1. Injury to farm crops may be caused by grasshoppers in every part of South Dakota, but the damage is ordinarily done in alfalfa fields and in areas bordering such fields.
2. The locusts which are responsible for the damage are reared usually in alfalfa fields or along the borders of these fields and are not of the migratory kinds.
3. Locusts are held in check ordinarily by various natural agencies, but when these are lacking, the grasshoppers tend to increase in large numbers. If an outbreak of hoppers is to be prevented under these circumstances, artificial methods of control must be adopted.
4. In the fall of the year, after October 15, such areas as contain grasshopper eggs should be plowed, and in the spring the soil should be disked, harrowed and rolled, so as to pulverize and pack the ground. If the ground cannot be plowed in the fall and if spring plowing is possible, then this should be done before May 15. The plow should be followed by the disk, harrow and roller. If the ground is not to be plowed, then it should be disked, harrowed or cultivated in the fall, and in the spring it should be thoroughly harrowed. If in the spring, there a.re numerous grass clumps in the field, and if these clumps contain uninjured grasshopper egg masses, the field must be thoroughly worked with a brush harrow or plank drag.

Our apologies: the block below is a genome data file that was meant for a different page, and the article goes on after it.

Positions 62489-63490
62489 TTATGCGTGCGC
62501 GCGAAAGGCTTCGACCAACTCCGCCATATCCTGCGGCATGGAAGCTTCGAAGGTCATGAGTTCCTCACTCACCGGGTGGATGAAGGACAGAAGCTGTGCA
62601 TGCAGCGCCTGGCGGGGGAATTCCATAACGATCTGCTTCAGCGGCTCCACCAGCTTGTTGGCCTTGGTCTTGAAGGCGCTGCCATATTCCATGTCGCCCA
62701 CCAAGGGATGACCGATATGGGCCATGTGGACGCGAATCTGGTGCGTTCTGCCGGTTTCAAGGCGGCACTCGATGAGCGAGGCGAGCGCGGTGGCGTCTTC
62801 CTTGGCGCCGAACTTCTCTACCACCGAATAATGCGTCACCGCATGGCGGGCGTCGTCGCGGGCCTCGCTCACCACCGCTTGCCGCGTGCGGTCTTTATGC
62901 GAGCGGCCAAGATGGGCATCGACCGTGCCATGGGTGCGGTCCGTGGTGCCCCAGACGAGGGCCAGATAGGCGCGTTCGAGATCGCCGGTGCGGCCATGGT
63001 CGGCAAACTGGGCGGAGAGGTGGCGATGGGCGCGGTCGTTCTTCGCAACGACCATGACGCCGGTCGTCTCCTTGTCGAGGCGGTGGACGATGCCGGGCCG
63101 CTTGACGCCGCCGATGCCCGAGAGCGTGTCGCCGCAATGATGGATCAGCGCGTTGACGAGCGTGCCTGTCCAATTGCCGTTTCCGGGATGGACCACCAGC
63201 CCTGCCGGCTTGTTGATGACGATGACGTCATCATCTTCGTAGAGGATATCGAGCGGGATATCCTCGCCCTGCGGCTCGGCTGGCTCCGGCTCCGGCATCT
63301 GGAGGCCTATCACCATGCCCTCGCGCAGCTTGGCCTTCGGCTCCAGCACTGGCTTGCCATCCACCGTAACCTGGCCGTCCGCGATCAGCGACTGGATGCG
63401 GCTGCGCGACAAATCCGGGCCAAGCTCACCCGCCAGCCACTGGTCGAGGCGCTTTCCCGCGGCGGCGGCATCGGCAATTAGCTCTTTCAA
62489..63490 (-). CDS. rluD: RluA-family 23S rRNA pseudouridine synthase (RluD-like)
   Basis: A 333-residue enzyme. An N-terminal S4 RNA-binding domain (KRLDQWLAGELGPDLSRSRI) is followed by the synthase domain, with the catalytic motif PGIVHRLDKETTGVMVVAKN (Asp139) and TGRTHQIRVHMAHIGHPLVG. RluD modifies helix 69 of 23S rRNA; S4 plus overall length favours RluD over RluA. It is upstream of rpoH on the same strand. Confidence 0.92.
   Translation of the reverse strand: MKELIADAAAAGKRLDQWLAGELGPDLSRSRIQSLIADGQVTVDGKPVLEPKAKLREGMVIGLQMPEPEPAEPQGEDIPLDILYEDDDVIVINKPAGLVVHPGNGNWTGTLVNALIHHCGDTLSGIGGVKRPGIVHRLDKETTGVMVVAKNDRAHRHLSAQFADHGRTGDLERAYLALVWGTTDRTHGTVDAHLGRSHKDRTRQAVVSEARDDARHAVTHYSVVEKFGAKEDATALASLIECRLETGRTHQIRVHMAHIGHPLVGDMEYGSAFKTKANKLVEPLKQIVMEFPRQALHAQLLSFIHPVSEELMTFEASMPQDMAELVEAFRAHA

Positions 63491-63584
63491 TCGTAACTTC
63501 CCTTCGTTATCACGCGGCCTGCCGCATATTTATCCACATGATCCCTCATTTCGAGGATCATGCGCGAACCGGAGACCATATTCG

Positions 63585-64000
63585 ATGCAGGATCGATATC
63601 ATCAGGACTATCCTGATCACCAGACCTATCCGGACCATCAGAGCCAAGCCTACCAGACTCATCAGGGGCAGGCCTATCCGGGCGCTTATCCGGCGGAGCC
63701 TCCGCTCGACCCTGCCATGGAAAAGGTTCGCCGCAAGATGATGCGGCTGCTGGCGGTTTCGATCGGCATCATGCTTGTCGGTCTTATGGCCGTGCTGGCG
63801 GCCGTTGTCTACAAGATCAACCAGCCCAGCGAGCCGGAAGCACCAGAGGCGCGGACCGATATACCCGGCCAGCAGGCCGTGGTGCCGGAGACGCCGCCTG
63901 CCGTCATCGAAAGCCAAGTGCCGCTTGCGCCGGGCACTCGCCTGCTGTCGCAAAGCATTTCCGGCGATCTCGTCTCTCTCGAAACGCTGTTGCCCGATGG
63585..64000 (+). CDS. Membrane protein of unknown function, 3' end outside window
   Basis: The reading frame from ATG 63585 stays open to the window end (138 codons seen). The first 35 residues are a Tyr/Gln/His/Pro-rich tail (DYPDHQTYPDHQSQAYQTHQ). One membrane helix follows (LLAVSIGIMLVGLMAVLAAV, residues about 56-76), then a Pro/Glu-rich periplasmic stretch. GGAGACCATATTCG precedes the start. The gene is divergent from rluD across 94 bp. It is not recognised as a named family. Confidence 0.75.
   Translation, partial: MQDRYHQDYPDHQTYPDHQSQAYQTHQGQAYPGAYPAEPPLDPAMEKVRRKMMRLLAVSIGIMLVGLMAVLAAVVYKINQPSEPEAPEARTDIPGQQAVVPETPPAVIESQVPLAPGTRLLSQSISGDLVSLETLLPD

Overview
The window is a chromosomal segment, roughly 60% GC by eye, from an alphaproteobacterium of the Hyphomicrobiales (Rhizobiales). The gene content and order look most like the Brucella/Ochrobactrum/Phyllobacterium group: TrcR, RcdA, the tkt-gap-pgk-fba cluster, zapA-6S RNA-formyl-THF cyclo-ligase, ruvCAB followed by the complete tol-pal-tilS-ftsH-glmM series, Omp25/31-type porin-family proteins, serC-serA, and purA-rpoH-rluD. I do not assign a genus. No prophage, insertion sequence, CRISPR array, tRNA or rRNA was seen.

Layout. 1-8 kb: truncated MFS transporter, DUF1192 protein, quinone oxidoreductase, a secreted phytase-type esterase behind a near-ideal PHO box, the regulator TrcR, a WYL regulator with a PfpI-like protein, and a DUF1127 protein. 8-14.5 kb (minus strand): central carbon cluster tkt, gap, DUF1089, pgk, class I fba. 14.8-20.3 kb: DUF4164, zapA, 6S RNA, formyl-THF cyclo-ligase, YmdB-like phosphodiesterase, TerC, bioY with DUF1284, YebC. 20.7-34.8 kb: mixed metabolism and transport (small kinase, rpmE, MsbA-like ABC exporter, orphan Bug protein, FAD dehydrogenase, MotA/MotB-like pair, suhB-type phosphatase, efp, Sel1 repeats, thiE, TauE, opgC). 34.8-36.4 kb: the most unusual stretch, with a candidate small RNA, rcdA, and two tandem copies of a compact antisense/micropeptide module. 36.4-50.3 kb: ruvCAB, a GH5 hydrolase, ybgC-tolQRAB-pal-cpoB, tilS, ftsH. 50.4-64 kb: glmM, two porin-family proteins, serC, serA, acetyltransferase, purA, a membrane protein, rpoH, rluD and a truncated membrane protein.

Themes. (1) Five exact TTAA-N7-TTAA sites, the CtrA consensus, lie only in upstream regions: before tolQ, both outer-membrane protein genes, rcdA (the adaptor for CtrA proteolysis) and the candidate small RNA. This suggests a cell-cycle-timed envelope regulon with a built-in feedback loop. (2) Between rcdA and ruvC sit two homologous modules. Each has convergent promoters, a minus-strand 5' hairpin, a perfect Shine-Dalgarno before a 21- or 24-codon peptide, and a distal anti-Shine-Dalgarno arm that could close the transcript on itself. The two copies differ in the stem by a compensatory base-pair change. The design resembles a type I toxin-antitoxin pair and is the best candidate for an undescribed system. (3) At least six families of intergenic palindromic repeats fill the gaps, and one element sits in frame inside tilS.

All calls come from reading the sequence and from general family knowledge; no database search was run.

5. As soon as the grasshopper eggs have hatched in the spring, the young hoppers should be killed with poisoned bait. Poisoning should not be delayed until the hoppers are mature or almost mature, for considerable injury will have been done by the immature locusts by that time.
6. The use of the hopper catching machine and the hopperdozer are two effective methods of reducing a plague of locusts, and these machines, if they are employed at all, should be put in operation while the locusts are still small.
7. Other methods of locust control, such as burning the young hoppers, destroying them with poultry, etc., are aids in reducing the number of insects rather than very effective means of destruction.
8. Cooperation is usually an essential factor in grasshopper control.
South Dakota State College of Agriculture and Mechanic Arts, South Dakota Agricultural Experiment Station, Department of Entomology, Grasshoppers, Insecticides, Locusts
South Dakota Experiment Station, South Dakota State College of Agriculture and Mechanic Arts
Severin, H.C. and Gilbertson, G.I., "Grasshoppers and their Control" (1917). Research Bulletins of the South Dakota Agricultural Experiment Station (1887-2011). 172.